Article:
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Leading young woman of influence Sam Cran's success secrets
02 May 2014
Sam Cran (above) was 23 years old when she was appointed CEO of One Disease at a Time, the not-for-profit organisation begun by Dr Sam Prince – a savvy young entrepreneur, business man and physician who is determined to make a difference.
One Disease at a Time’s simple vision is to systematically target and eliminate neglected diseases, one at a time, affecting Australians.
The first initiative is to eliminate crusted scabies and scabies as a health issue in Australia. Scabies is a highly contagious skin disease, which has reached epidemic proportions in many remote Aboriginal communities.
In fact, the ‘two Sams’ would go so far as to argue that crusted scabies is one of the most devastating medical conditions in Australia. Patients suffering from this condition become the core transmitters of scabies. The downstream medical effects of the skin parasite include infection, kidney disease and heart related illness.
Sam Cran has headed up One Diseases at a Time for three years now and has managed the organisation’s growth from three people to 13. Recently, she announced her engagement to one of Sam’s business partners and is moving overseas to be with him in the next few months. The decision has meant leaving her role at One Disease at a Time and casting herself to the universe and a well-deserved rest from the rigours of running a startup.
“None of what we do at One Disease at a Time would have been a success without the strong partnerships we’ve been able to form with government and Indigenous health organisations,” she explains of the NFP’s continuing success.
“We’ve utilised strategies that combine proven medical models with well developed community consultation and participation, and we’ve begun to have a significant impact on scabies in the communities in which we operate in East Arnhem Land.”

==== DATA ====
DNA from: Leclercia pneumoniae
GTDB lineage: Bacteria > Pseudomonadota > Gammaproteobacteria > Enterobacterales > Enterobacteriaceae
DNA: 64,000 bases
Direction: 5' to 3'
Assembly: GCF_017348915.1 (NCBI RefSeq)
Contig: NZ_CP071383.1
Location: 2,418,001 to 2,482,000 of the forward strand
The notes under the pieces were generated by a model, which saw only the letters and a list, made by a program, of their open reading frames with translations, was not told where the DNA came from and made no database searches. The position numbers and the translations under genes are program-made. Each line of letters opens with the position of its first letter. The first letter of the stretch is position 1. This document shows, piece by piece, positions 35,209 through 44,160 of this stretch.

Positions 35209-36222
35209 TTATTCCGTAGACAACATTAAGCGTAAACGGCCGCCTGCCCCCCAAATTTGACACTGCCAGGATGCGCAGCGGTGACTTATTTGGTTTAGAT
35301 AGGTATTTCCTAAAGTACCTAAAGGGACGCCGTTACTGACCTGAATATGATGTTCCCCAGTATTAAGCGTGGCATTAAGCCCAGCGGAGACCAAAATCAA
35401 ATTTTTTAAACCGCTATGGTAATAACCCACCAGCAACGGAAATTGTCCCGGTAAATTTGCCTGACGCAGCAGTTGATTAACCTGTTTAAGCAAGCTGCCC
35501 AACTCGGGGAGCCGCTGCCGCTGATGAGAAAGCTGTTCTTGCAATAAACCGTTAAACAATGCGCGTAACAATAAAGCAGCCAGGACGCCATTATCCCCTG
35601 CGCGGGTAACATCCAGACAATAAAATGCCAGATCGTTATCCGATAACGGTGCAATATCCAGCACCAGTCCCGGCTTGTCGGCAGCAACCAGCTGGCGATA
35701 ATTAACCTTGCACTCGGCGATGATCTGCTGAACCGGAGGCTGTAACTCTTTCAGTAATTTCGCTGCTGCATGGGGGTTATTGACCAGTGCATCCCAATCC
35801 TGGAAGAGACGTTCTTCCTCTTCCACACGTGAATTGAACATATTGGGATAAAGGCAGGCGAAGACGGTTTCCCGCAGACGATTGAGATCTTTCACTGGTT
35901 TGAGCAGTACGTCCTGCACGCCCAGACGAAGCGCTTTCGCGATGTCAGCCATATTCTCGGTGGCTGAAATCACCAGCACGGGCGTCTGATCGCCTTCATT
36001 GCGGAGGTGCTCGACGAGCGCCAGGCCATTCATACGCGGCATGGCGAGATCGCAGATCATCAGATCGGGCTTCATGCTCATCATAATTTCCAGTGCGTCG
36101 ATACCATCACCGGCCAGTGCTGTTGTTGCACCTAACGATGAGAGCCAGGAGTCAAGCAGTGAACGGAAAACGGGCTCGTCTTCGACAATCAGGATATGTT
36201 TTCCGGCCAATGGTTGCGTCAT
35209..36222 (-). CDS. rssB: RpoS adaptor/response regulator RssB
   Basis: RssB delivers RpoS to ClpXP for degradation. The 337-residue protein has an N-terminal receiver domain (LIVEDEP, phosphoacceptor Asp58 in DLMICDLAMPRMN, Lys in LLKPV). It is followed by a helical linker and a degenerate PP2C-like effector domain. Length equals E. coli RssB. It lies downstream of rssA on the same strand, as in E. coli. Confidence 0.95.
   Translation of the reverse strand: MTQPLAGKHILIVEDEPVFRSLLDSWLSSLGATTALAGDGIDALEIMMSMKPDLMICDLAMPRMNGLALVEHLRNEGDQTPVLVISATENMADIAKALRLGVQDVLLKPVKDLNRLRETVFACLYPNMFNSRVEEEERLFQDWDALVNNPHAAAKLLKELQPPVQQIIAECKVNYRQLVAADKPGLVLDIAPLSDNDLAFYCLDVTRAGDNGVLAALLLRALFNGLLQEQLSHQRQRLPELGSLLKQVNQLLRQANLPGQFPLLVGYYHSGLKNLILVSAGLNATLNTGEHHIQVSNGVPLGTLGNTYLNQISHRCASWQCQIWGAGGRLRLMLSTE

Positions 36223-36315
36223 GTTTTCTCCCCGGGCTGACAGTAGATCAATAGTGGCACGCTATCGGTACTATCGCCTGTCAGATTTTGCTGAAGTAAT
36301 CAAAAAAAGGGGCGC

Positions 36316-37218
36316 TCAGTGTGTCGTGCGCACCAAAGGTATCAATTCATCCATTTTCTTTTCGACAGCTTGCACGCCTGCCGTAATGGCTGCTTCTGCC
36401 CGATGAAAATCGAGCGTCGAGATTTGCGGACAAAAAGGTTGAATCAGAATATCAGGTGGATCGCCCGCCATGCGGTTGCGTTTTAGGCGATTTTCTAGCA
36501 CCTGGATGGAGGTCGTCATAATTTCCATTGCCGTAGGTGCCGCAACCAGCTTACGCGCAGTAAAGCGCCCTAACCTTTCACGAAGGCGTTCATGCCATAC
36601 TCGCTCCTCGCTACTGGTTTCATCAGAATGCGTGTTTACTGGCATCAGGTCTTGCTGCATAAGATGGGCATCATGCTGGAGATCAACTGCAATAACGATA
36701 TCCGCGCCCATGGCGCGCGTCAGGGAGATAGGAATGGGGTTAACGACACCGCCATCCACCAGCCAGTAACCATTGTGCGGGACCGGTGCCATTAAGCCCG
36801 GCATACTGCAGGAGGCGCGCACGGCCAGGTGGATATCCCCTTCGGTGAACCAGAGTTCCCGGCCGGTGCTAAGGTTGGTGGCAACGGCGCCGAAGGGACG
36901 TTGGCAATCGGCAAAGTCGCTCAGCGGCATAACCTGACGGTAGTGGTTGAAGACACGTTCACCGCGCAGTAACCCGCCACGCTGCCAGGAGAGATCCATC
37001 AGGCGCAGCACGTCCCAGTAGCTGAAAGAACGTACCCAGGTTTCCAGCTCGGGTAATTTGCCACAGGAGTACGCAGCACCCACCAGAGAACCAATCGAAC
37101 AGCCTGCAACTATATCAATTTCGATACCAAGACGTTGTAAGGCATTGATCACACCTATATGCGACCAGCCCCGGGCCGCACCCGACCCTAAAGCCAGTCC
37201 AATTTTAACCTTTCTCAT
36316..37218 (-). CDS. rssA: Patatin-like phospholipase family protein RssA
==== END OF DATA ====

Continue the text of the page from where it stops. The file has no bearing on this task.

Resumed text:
Sam was a Westpac Australian Financial Review 100 Women of Influence in 2012 in the young leaders category and recently took part in a TFN (The Funding Network) event in Sydney. The organisation received pledges worth more than $30,000, giving her another satisfying result.
An only child, Sam acknowledges that when she was growing up her parent’s were often very busy running their transport business, and it was often her and her granddad (her mother’s father) who “faced the world together”.
“My parents wanted me to follow my own path. They certainly didn’t want me to come into the business unless I wanted it. I did Marketing Communications at university and was one of two people chosen by L’Oreal’s luxury division for an internship and graduate placement in its marketing area,” explains Sam, who, when she thinks back on why she chose her original career path is hard pressed to find an answer.
“As a young person, I don’t think you consider having a career in the NFP sector. You think, ‘I have to work in a proper job and volunteer on the side’, or ‘I have to work hard and then when I retire I can volunteer’, or ‘I have to work really hard and become a philanthropist and donate’. You don’t think, ‘hey, I can actually work in the business’.
“I took the traditional road but came to realise it doesn’t have to be like that at all,” she continues, pointing out that uncertainty made her feel uncomfortable but now she views it as a chance to experience wider opportunities.